All core rotations are completed at one of our 3 teaching sites: Community Regional Medical Center (CRMC), the Veteran’s Affairs Central California Health Care System (VA), or at Kaiser Permanente Fresno Medical Center. The global health elective can be completed at an international site chosen by the resident and approved by the program director. Selected residents are also eligible for many more electives offered at UCSF main campus. Housing and parking are provided for residents while in San Francisco. All blocks are 4 weeks in duration. Most rotations span 1 block, though some are 2 or 3 weeks in duration.
Medical Intensive Care Unit. All residents rotate through the 78-bed intensive care unit at CRMC. These beds are shared between medicine, surgery, & trauma. Two medicine teams are supervised by a board-certified critical-care faculty. Teams consist of 1 pulmonary/critical care fellow, 1 senior resident, and 2 interns.
Medicine Wards. Over 3 years, categorical residents will have spent approximately 10 blocks on wards. 5 months will be at CRMC and 5 months at the VA. The VA wards include 4 ICU beds and 6 stepdown/telemetry beds which are cared for by the same resident team. The team takes new admissions every fourth day at CRMC and every third at VA.
CCU/Cardiology. Interns and PGY3s each spend 1 block on the CCU service at CRMC. As a leader of cardiovascular services in the central valley, residents will be exposed to a breath of cardiac cases. Teams typically consist of 1 cardiovascular fellow, 1 PGY3 resident, and 4 interns.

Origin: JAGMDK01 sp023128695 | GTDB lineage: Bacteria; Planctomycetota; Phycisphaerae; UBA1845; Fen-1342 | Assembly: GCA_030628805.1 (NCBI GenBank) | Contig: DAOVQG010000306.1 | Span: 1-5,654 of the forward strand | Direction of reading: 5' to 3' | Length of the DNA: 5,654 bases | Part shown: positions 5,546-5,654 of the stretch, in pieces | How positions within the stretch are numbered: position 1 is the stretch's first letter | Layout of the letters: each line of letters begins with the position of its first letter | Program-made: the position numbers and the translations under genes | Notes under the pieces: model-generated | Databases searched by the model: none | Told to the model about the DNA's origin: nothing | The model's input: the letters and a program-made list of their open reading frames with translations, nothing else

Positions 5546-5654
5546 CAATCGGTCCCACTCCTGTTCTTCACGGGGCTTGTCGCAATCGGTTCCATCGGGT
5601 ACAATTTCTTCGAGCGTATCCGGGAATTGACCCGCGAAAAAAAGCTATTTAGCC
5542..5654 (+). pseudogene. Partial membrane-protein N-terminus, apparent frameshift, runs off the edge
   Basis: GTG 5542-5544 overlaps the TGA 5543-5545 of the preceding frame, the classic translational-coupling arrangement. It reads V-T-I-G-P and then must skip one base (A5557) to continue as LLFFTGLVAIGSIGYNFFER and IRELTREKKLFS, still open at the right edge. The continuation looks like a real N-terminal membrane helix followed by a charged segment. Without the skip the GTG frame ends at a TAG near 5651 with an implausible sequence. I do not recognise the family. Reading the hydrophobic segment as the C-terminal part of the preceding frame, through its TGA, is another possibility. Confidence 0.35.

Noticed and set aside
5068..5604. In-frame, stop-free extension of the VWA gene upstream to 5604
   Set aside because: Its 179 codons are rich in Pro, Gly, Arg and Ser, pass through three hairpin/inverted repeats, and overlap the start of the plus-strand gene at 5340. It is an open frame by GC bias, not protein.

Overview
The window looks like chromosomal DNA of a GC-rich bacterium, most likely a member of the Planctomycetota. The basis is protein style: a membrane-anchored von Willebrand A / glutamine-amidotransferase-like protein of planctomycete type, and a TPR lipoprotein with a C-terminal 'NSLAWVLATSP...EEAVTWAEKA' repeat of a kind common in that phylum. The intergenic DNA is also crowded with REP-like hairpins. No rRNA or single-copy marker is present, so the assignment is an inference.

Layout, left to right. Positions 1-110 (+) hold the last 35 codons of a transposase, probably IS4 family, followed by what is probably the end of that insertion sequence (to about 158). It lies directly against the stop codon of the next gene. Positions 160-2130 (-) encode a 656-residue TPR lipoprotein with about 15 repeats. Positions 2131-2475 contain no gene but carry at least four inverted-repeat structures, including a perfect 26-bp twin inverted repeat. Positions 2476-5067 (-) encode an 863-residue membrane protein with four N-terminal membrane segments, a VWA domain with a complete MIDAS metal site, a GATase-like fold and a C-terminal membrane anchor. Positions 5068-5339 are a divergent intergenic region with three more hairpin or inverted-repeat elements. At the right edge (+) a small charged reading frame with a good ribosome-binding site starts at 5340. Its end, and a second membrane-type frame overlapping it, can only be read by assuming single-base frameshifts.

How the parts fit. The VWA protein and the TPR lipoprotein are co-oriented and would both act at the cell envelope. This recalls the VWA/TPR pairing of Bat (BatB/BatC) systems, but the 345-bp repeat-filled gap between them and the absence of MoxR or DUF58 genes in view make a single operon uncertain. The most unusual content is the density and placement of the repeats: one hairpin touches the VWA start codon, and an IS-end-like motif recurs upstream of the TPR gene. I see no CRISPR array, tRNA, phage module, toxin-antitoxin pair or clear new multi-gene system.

Emergency Department. All categorical residents rotate through the VA for experience in emergency medicine. Preliminary interns are offered this as an elective, or they can rotate at the CRMC ED.
Ambulatory Medicine. All residents complete an ambulatory block at Deran Koligian Ambulatory Care Center during internship. Constructed in early 2010, the state-of-the-art center features 104 exam rooms, an X-ray room and three lab drawing stations. In the PGY2 year, categorical residents spend a month at the VA in the Department of Primary Care. They learn to work with the primary care faculty, nurses, pharmacists, social workers, and mental health professionals in a new model of primary care known as Patient Aligned Care Teams (PACT).
Night float. All resident will participate in night float. Interns will join a senior resident to cover the CRMC wards at night, including cross coverage and new admissions. Senior residents will cover the VA wards at night as well as the MICU.
Geriatrics. In the PGY3 year, residents rotate at Kaiser for 4 weeks of geriatrics.
Neurology. CRMC was the first hospital in the valley to be certified by the Joint Commission as a primary stroke center. The 52-bed neuroscience unit is dedicated to brain and spine patients. The nurses and staff are specially trained to care for neurological and neurosurgical patients. This rotation is required for categorical residents and also offered as an elective for preliminary interns.
Rheumatology. PGY2 residents are assigned 2 weeks of rheumatology clinic during one of their clinic blocks. They spend morning in rheumatology and afternoons in their resident continuity clinic.
Research. Each categorical resident is given 4 weeks protected time for research. The time is split between the PGY2 and PGY3 year.
Subspecialty elective rotations are available and provide greater in-depth knowledge and experience. Resident responsibilities include both inpatient consultations and outpatient clinics. By the completion of the three-year program, residents will have completed rotations in most of the subspecialty fields